The New Economics of Solar(and how you will benefit.)
Perhaps what is most impressive about solar power is the dramatic decrease in cost that has taken place in the last ten years. Until recently, alternative energy was considered a luxury mostly enjoyed by the eco-conscious affluent. For the rest of us, solar was more of a curiosity and because of the substantial up front costs, installation of a solar array was considered impractical.
But before an economic case for photovoltaics (pv) is made, it is worth noting some other advantages of installing solar on your home or business.
A recent study conducted by the National Renewable Energy Laboratory (NREL) found that solar powered homes sold 17% faster and 20% higher than non-solar homes.
Solar qualifies for numerous incentives-federal tax credits and grants, accelerated depreciation (for businesses), special property tax assessment for Illinois residents.
Energy security. Reduced exposure to electric pricing fluctuations -your rate is locked in for 25+ years.
Money saved is after-tax dollars.
Solar modules have a 25 year power warranty.
Excellent reliability due to little or no moving parts in the system.
Attractive rate of return on your investment.
Metrics: The Tools to Evaluate
There are several metrics one could use to judge the profitability of solar. We will start with a projection of energy capture and its potential to offset the electric bill of an average American home.
According to the U.S. Energy Information Administration (EIA), the average American home uses 897 kW hours (kWh) of electricity per month and pays 12.9¢ per kWh.
A 7kW solar array is capable of producing 230,000 kWh over a 25 year period. ( An interval of 25 years is chosen because most solar modules have a 25 year power warranty.)(1)
Assuming no electric rate increases for 25 years, the solar system would generate $29,670 worth of electricity over the 25 years of operation.
However, the U.S. residential electricity rate has risen 2%/yr. on average for the past 11 years. Taking a 2%/yr. increase in rates into account, the same solar array would generate $34,304.50 worth of electricity during its 25 years of operation.
Another metric used to determine the financial viability of a solar project is the Levelized Cost of Energy (LCOE). In the simplest terms,
While the measure is more often used in large commercial projects, it is a calculation that produces a result that allows comparison to your current utility bill. Using the 230,000 kWh mentioned earlier, a 7kW solar array could have a LCOE below 5¢/kWh. It is worth noting, that when making comparisons to a utility bill, the LCOE of solar would contain no taxes, adjustments, or fees.
A metric used to estimate the profitability of an investment is called the internal rate of return (IRR). The IRR is a great tool to compare the yield of alternative investments. Calculating the savings for an average home that has installed a 7 kW array at a cost of $1.95/watt, the IRR would equal 12.55%.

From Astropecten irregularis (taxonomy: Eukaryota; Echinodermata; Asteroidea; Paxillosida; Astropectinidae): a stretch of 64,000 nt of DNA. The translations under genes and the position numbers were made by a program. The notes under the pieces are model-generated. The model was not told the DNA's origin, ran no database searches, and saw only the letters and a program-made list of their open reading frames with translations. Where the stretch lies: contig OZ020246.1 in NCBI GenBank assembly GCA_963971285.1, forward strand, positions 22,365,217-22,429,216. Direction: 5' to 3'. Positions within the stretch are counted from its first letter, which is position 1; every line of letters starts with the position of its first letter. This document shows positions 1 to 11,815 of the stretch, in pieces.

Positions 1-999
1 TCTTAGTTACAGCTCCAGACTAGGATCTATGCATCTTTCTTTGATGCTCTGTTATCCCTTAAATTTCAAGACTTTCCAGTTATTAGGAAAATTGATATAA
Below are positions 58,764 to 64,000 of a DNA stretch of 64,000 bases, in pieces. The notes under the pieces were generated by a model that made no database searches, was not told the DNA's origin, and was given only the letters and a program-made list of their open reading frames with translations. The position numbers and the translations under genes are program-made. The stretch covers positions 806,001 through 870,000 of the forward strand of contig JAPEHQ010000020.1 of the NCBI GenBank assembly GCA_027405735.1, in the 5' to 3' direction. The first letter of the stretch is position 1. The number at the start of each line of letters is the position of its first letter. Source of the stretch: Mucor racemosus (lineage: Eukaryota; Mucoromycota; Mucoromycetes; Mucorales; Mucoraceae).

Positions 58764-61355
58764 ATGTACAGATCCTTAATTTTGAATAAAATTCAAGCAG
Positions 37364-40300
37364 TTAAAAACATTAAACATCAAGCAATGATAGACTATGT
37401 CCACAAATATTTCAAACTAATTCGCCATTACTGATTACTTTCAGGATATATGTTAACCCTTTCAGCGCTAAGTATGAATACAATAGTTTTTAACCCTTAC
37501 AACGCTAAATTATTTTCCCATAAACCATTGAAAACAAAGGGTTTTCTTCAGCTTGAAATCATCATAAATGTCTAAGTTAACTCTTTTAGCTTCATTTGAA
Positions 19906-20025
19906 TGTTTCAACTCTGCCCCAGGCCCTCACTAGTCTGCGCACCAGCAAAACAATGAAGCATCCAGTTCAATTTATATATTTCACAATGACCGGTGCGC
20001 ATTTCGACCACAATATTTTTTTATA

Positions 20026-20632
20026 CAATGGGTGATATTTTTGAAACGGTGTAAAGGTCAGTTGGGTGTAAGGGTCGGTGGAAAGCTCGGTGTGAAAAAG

Now, consider the cost of doing nothing.
Given the numbers from the EIA, the average household would spend $44,476 on electricity assuming a 2%/yr. rise in electricity rates. See chart below.
Contrast the cost of electricity with the savings from a roof mounted, south facing 7kW array .(2)
How Solar Competes With A Traditional Investment
In the graph below the red bars represent the annual returns of a 7% investment minus the cumulative annual cost of electricity. The green bars represent the cost of the array and the savings from solar minus the annual cost of electricity with solar.
The investment would yield more than $52,000 over a 25 year interval, but the cumulative cost of electricity would be $44,476. The difference between the yield and the cost would equal $7,529.00.
Solar, on the other hand, would yield a savings of $25,923 after system cost, but the cumulative cost of electricity would be $6,910. The difference would equal $19,013.
The Best Of Both Worlds
What if the savings from solar were invested?
The graph below models the annual return of an investment (red) and the annual return of an investment with monthly contributions from the solar savings (green).
Again, the investment alone would yield $7,529 after taking into account the cost of electricity for the 25 year duration.
However, when the monthly savings from solar (starting in year 8) was placed in an investment with a 7% interest rate, the balance on year 25 would be $32,456.
Not too shabby!
DISCLAIMER: This information is provided as an illustration of potential financial benefits stemming from ownership of a solar electric system. This is not a production guarantee. A professional accountant or tax advisor should confirm these estimates. Blue Stone Solar LLC does not warrant the applicability of these estimates and disclaim all liability.
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